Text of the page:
"I ran to the tree and I didn't die," Coffield said. "My kids literally stopped in their tracks and had their mouths hanging open, saying, 'Mommy ran!' I felt very convicted that my kids had never seen me run. That's how it all started. I went from tree to tree, bench to bench."
Past the first major mile marker
After Coffield began running Cooper kept encouraging her. Soon the friends decided to run races together, including the Dacula Annual Memorial Day 5K Run.
"I kept signing up for different races with Jennifer. Then I thought if I could do a 5K maybe I could do a 10K. Jennifer encouraged me to add a little mileage every time," Coffield said.
Her first 10K race was the New Year's Day Resolution Run in 2010. By this time Cooper had also received the coveted Disney's Coast to Coast Race Challenge medal for finishing the Walt Disney World Princess Half Marathon in Florida and the Disneyland Half Marathon in California in the same calendar year.
Dedication fueled by a close friendship and family
As their training increased and they decided to sign up for harder races, they continued to depend on each other for accountability.
"Jennifer saying, 'Yeah, you can!' was huge. I don't think she has any idea how much that meant to me. That little push and seeing her do it led me to begin believing in myself," Coffield said.
Cooper equally needs Coffield. She said Coffield is her motivation when she is tired or not feeling up to it.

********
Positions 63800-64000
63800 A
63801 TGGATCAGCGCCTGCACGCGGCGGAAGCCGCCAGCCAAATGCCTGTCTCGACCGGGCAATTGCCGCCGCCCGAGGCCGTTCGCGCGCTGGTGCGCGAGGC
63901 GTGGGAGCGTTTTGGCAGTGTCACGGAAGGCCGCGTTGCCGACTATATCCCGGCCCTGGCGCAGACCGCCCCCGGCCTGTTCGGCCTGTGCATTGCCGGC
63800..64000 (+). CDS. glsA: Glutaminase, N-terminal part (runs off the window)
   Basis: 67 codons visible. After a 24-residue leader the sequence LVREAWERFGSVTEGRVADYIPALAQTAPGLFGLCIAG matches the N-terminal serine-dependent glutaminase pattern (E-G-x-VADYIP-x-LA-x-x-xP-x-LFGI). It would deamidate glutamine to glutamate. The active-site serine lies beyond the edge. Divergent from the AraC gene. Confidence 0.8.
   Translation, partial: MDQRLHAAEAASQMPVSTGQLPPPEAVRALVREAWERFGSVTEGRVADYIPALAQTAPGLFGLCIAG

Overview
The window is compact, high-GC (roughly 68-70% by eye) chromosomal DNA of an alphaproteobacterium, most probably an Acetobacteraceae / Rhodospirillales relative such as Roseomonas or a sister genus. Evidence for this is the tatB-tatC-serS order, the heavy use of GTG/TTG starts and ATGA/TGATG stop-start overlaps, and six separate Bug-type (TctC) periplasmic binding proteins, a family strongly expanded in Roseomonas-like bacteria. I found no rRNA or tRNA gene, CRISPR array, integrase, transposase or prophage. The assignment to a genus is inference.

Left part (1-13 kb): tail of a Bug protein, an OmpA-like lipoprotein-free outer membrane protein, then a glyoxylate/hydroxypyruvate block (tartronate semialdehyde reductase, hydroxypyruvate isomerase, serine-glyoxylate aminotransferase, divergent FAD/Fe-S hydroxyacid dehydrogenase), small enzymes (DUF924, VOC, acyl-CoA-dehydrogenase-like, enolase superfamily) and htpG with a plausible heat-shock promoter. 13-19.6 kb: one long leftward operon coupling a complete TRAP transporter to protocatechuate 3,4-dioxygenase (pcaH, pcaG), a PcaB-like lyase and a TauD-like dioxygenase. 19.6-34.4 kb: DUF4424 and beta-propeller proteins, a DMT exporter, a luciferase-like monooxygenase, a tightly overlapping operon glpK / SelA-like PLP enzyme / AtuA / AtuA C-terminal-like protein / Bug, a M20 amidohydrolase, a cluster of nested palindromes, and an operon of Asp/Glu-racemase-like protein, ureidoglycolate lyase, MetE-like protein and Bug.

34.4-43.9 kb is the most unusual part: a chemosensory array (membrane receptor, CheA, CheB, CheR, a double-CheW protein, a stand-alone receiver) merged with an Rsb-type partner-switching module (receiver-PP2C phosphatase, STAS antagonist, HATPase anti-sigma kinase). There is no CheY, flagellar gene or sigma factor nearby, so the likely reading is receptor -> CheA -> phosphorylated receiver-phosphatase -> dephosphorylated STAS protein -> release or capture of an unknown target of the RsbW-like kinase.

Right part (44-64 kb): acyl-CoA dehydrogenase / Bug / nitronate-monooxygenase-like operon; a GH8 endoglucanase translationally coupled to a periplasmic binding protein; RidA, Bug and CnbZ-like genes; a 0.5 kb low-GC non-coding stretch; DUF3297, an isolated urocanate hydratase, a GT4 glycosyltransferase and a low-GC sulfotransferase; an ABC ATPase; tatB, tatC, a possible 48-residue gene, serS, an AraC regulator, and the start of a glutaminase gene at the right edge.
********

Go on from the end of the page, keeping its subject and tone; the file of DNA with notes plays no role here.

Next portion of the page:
"It gives you an accountability. On the mornings where we are supposed to meet at the park at 6 a.m. but it's cold and dark, I know someone is still out there waiting for me to come," Cooper said.
Coffield and Cooper, both 39, have children who are now interested in running. Reece, Cooper's 9-year-old daughter diagnosed with autism, has told her mom she wants to do a triathlon with her someday. One of Coffield's sons, Noah, loves to sprint.
"It's about being active and mirroring that for my kids. We have a whole bunch of health problems in my family: diabetes, knee and hip replacements, and my family is fairly sedentary. I feel like I'm changing that," Cooper said.
Pushing farther and harder
In a week both women will be running the Marine Corps Marathon (MCM) and then, just six days later, they'll run their second marathon, The Rock 'n' Roll Marathon. Running back-to-back marathons qualifies them as Marathon Maniacs. The minimum requirement, according to marathonmaniacs.com, is two marathons within 16 days.
Although both have run half-marathons and triathlons, this will be Coffield's first full marathon, which is 26.2 miles. MCM, which slightly varies from year to year, is known as "The People's Marathon" because it is open to all runners age 14 and above.
Coffield is slightly intimidated by MCM because if runners do not make it across the bridge (which is 20 miles into the race) by a certain time they cannot finish and don't receive a medal. "If we can beat it then we can finish and that will be incredible," Coffield said.
Cooper is not worried about Coffield making it, although she is worried about her own injured knee.
The two women finished their five-month training three weeks ago after running 20 miles one morning. Now, in preparation, they are tapering off so they can be rested for the big days ahead.
Progressing from being "the kid picked last in gym" and out-of-shape, busy mothers to marathon maniacs is no easy task, but Coffield and Cooper seem up to the challenge.